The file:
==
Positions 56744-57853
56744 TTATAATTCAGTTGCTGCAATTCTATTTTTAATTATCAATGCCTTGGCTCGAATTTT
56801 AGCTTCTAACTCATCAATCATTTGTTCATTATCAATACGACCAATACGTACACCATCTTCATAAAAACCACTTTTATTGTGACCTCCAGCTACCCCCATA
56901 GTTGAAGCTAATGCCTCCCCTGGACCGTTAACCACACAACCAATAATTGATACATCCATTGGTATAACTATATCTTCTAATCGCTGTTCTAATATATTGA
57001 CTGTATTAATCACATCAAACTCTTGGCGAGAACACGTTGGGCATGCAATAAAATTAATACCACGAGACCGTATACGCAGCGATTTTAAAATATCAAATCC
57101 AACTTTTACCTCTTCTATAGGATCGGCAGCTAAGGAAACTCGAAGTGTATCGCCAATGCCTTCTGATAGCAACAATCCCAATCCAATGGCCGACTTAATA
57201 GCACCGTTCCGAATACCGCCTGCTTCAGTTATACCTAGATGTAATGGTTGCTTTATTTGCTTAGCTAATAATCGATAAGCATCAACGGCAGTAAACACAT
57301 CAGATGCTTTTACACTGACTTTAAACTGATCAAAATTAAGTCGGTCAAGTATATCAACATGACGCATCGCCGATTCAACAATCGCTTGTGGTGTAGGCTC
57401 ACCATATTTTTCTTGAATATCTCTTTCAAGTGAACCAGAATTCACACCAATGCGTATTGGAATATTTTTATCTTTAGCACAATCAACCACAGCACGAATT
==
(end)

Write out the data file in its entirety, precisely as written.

Positions 56744-57853
56744 TTATAATTCAGTTGCTGCAATTCTATTTTTAATTATCAATGCCTTGGCTCGAATTTT
56801 AGCTTCTAACTCATCAATCATTTGTTCATTATCAATACGACCAATACGTACACCATCTTCATAAAAACCACTTTTATTGTGACCTCCAGCTACCCCCATA
56901 GTTGAAGCTAATGCCTCCCCTGGACCGTTAACCACACAACCAATAATTGATACATCCATTGGTATAACTATATCTTCTAATCGCTGTTCTAATATATTGA
57001 CTGTATTAATCACATCAAACTCTTGGCGAGAACACGTTGGGCATGCAATAAAATTAATACCACGAGACCGTATACGCAGCGATTTTAAAATATCAAATCC
57101 AACTTTTACCTCTTCTATAGGATCGGCAGCTAAGGAAACTCGAAGTGTATCGCCAATGCCTTCTGATAGCAACAATCCCAATCCAATGGCCGACTTAATA
57201 GCACCGTTCCGAATACCGCCTGCTTCAGTTATACCTAGATGTAATGGTTGCTTTATTTGCTTAGCTAATAATCGATAAGCATCAACGGCAGTAAACACAT
57301 CAGATGCTTTTACACTGACTTTAAACTGATCAAAATTAAGTCGGTCAAGTATATCAACATGACGCATCGCCGATTCAACAATCGCTTGTGGTGTAGGCTC
57401 ACCATATTTTTCTTGAATATCTCTTTCAAGTGAACCAGAATTCACACCAATGCGTATTGGAATATTTTTATCTTTAGCACAATCAACCACAGCACGAATT